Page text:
There are more books coming to classrooms, meaning more students will have opportunities to hit the books.
For the second-straight year, Godfrey-Lee is the recipient of a $30,000 challenge grant from the Guido A. and Elizabeth H. Binda Foundation and community partners to stock elementary classroom libraries.
The district received donations to reach the $30,000 goal through a fundraising campaign in June.
“I am beyond thrilled and extremely grateful for the support from our community partners to provide for our kids,” said Superintendent Kevin Polston. “We look forward to ordering the books as soon as possible to get them in the hands of our students for the 2019-20 school year. These books provide the gift of literacy, which is critical for students to achieve at high levels.”
Community Partners Key
Like last year, the challenge grant from the foundation, based in Battle Creek, was contingent on the district’s ability to match $15,000.
Polston said the Binda Foundation partnered with Godfrey-Lee after hearing about the HIL (High Impact Leadership) grant through Kyle Mayer, assistant superintendent at Ottawa ISD and board member for Reading Now Network. Godfrey-Lee participates in the HIL Project.
RNN is a collective effort of superintendents, school boards and school districts throughout West Michigan working to improve early literacy and, ultimately, student achievement across all grade levels.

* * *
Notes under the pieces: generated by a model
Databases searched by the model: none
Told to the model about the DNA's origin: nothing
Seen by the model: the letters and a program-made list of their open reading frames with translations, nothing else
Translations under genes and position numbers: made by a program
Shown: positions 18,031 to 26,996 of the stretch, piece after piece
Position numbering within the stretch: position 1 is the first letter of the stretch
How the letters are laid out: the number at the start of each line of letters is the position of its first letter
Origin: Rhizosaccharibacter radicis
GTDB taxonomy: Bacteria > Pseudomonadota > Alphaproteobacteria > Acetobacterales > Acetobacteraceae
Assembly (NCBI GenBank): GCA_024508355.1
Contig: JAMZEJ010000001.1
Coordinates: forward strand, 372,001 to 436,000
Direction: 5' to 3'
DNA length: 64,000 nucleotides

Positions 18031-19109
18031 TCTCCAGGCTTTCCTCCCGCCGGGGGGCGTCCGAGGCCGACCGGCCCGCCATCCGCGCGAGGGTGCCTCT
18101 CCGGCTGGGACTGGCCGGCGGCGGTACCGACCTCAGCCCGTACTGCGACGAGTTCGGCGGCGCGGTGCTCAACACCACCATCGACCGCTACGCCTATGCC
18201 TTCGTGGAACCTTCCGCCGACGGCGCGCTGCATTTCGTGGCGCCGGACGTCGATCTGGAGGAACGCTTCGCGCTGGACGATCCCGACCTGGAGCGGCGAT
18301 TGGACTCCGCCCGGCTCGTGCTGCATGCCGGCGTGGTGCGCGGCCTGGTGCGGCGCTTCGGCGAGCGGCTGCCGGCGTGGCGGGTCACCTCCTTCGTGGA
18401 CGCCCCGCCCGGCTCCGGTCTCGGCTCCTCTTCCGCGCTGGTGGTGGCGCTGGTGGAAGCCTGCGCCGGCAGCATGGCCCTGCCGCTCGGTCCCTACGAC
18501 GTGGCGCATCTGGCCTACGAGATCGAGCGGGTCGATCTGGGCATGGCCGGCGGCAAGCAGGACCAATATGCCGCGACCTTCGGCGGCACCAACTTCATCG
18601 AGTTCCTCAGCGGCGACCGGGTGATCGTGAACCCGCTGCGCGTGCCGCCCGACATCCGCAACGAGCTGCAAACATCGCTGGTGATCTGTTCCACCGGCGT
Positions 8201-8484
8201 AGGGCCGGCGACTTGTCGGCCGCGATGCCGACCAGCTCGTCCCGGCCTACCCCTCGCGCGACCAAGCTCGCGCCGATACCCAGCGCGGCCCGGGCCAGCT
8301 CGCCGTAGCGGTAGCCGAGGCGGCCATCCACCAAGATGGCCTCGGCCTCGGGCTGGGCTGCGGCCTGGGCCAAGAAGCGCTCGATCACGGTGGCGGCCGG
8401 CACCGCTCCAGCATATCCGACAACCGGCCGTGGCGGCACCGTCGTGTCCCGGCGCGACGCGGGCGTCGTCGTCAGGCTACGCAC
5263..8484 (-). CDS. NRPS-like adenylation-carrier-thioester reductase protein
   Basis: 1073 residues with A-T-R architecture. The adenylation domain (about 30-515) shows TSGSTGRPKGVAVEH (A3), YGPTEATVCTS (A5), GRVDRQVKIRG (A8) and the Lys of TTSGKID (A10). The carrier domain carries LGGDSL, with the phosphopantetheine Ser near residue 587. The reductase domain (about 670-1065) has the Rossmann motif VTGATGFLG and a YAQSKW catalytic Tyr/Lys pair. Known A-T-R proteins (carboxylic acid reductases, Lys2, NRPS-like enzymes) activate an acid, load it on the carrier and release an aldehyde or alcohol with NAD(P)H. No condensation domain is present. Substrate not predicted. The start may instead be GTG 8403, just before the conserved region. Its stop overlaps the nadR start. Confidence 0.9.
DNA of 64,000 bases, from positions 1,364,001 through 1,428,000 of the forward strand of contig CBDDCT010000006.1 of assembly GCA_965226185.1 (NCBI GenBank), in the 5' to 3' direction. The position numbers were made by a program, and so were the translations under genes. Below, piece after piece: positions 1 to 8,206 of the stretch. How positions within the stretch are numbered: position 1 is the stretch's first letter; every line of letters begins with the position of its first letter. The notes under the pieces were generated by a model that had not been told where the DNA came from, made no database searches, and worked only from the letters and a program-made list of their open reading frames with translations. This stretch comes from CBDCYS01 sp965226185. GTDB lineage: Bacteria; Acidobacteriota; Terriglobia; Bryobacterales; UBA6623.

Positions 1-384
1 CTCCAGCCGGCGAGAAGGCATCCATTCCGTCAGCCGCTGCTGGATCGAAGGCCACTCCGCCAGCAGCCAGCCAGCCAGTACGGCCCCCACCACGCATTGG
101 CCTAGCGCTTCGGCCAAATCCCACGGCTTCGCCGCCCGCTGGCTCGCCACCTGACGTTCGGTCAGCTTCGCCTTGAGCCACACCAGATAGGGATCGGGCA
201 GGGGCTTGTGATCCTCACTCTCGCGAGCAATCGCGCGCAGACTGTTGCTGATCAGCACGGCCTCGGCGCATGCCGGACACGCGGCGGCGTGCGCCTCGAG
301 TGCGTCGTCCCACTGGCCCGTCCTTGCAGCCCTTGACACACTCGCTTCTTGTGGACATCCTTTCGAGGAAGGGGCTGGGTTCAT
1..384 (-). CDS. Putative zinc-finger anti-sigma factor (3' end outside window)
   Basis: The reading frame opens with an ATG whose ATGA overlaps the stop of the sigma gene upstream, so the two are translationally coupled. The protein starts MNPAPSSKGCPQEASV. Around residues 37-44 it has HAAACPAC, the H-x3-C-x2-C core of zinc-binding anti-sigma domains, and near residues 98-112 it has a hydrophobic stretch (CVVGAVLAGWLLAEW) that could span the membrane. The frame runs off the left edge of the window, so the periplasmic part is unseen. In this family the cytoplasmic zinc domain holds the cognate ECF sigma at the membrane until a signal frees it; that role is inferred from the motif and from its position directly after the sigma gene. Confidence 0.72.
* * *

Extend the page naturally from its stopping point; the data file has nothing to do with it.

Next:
Polston talked about two important factors in choosing the books; making sure they are high quality and reflect their students.
“We have also focused a lot of energy on culturally responsive texts that reflect our student population. It’s important for our students to see themselves in their learning. Texts are one way of doing that,” he said.
Steve Hoelscher, HIL facilitator for Godfrey Elementary, said the purpose of enhancing and strengthening classroom libraries at Godfrey-Lee is to create a love of reading, increase vocabulary usage and prepare students to use reading as a way to improve their skills.
“Many research studies have shown that classroom libraries need to have 300-600 high engagement books,” Hoelscher said. “One study estimates that children learn an average of 4,000 to 12,000 new vocabulary words each year as a result of book reading.
“Another study found that the highest achievers in 5th grade classrooms were likely to read over 200 times as many minutes per day, 21 minutes, as the lowest achievers, who read for less than one tenth of a minute per day.”